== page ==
The GFCO is a program created by the Gluten Intolerance Group, a 501c3 nonprofit that helps people with gluten sensitivity live healthy lives. They are one of three organizations that currently offer gluten-free certification in the U.S.
To certify, companies must apply and complete a successful audit of the facility conducted by a GFCO inspector, all of whom have several years of experience performing Hazard Analysis and Critical Control Point Compliance, kosher and organic audits. The inspector checks everything from gluten levels to cross-contamination vulnerabilities.
Once they have completed the audit, the company commits to a contractual agreement that subjects its facility and products to gluten testing at random. The number of times a product or site is inspected varies depending on certain factors such as the type of plant, the type of produce, the process used, etc.
Restaurant owners who have gluten-free options need to be guaranteed that a product used in the kitchen is indeed safe for even the most gluten-sensitive customer. Consumers benefit by having confidence that a product has been tested for gluten and the manufacturing site inspected. Manufacturers receive the benefit of credibility and recognition in the gluten-free community.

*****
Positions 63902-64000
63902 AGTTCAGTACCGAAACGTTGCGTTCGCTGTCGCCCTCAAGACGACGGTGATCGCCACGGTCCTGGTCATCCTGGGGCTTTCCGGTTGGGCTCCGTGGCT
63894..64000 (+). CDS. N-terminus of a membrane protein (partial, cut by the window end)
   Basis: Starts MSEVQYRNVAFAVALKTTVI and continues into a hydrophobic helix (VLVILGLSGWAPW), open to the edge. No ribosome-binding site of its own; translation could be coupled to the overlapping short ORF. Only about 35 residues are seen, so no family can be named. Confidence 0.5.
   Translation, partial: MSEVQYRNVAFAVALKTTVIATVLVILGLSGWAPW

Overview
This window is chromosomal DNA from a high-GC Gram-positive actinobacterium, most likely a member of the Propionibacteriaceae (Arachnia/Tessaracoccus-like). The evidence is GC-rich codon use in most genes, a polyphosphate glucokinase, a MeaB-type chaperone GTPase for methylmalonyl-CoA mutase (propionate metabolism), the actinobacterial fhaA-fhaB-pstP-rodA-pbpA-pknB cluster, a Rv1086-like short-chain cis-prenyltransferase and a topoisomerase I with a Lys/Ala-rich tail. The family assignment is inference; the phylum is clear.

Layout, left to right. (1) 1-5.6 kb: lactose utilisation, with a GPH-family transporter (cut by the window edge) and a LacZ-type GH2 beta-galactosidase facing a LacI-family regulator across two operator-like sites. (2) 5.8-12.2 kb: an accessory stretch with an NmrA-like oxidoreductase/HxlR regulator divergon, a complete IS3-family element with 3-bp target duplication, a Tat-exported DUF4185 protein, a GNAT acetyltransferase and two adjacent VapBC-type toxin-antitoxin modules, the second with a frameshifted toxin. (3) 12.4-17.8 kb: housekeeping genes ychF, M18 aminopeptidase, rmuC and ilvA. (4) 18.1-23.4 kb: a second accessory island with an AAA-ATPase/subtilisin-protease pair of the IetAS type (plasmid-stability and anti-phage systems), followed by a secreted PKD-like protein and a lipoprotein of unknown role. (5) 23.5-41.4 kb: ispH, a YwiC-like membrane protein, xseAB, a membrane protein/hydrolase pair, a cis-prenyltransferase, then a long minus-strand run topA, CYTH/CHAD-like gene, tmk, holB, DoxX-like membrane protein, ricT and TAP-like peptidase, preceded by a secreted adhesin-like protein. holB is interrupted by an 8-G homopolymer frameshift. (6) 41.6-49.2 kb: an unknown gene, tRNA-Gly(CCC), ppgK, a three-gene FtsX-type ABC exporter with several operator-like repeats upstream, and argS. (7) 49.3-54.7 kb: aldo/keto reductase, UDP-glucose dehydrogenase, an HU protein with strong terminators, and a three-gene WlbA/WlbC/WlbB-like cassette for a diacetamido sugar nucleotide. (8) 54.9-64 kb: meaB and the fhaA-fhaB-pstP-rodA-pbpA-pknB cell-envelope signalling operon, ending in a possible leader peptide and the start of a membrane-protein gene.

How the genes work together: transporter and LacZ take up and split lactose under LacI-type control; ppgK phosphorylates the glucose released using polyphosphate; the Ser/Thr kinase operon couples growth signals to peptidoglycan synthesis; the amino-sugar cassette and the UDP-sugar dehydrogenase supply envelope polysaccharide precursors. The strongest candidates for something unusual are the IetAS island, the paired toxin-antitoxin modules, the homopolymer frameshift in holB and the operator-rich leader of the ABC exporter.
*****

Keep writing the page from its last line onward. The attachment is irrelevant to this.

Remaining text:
Until the FDA activates its updated regulations, there are things you can do to ensure you are minimizing the amount of gluten in your diet.
• Research some of your favorite foods and see what alterations can be made to make it a gluten-free dish
• Familiarize yourself with common sources of gluten, what foods to avoid
• Ask your server about ingredients before ordering
• Be mindful of ingredients on package food
• Be skeptical of packaging boasting “gluten-free”
• Keep a food diary and record what foods don’t make you feel well
The good news is, diet fad or not, there are more gluten-free alternatives for those with CD. There are countless blogs devoted to CD and other gluten-sensitive issues, providing a strong support network for gluten-free individuals.
Cookbooks – The Healthy Gluten-Free Life by Tammy Credicott
Lifestyle – Celiac Disease and Living Gluten-Free: An Essential Guide for the Newly Diagnosed by Jules E. Dowler Shepard
For kids – Eat Like a Dinosaur: Recipe & Guidebook for Gluten-free Kids by Paleo Parents